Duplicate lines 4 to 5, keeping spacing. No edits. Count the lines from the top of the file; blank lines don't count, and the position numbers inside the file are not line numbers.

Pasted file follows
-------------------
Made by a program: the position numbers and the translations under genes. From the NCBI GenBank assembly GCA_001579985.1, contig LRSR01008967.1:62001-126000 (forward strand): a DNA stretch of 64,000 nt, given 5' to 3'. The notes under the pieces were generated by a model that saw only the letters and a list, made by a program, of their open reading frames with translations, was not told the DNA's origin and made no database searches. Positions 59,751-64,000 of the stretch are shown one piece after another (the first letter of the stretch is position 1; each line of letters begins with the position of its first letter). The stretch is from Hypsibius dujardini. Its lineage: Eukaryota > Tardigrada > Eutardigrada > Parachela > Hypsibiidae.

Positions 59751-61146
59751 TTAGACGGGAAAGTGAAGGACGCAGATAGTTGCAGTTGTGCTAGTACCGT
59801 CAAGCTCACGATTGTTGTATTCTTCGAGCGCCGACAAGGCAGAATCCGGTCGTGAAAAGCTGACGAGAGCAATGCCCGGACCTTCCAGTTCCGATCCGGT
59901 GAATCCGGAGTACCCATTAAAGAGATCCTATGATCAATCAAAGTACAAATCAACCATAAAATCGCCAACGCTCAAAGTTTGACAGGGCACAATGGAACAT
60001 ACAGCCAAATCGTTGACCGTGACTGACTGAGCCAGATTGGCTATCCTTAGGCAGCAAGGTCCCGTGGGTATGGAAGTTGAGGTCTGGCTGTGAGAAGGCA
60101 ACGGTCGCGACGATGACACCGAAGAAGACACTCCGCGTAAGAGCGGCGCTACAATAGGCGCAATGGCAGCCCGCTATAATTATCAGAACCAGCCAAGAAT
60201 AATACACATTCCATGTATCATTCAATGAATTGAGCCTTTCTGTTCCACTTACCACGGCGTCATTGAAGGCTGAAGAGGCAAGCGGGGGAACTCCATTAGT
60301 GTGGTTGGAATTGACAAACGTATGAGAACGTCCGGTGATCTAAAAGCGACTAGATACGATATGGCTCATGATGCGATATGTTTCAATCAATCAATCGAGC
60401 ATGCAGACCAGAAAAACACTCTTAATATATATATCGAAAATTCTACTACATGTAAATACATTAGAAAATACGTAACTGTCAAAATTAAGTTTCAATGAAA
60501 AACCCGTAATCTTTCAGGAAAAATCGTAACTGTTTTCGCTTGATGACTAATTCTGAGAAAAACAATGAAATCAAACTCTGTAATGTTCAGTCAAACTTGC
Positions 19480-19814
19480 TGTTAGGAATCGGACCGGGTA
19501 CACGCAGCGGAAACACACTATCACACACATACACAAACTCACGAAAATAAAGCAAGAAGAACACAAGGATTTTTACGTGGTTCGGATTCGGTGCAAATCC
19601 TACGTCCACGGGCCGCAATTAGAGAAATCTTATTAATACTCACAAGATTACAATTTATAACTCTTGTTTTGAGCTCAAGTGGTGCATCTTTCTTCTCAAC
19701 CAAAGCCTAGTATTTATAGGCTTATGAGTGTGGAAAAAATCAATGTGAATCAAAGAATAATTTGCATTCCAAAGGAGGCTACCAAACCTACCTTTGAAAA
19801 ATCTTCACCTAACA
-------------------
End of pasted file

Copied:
59801 CAAGCTCACGATTGTTGTATTCTTCGAGCGCCGACAAGGCAGAATCCGGTCGTGAAAAGCTGACGAGAGCAATGCCCGGACCTTCCAGTTCCGATCCGGT
59901 GAATCCGGAGTACCCATTAAAGAGATCCTATGATCAATCAAAGTACAAATCAACCATAAAATCGCCAACGCTCAAAGTTTGACAGGGCACAATGGAACAT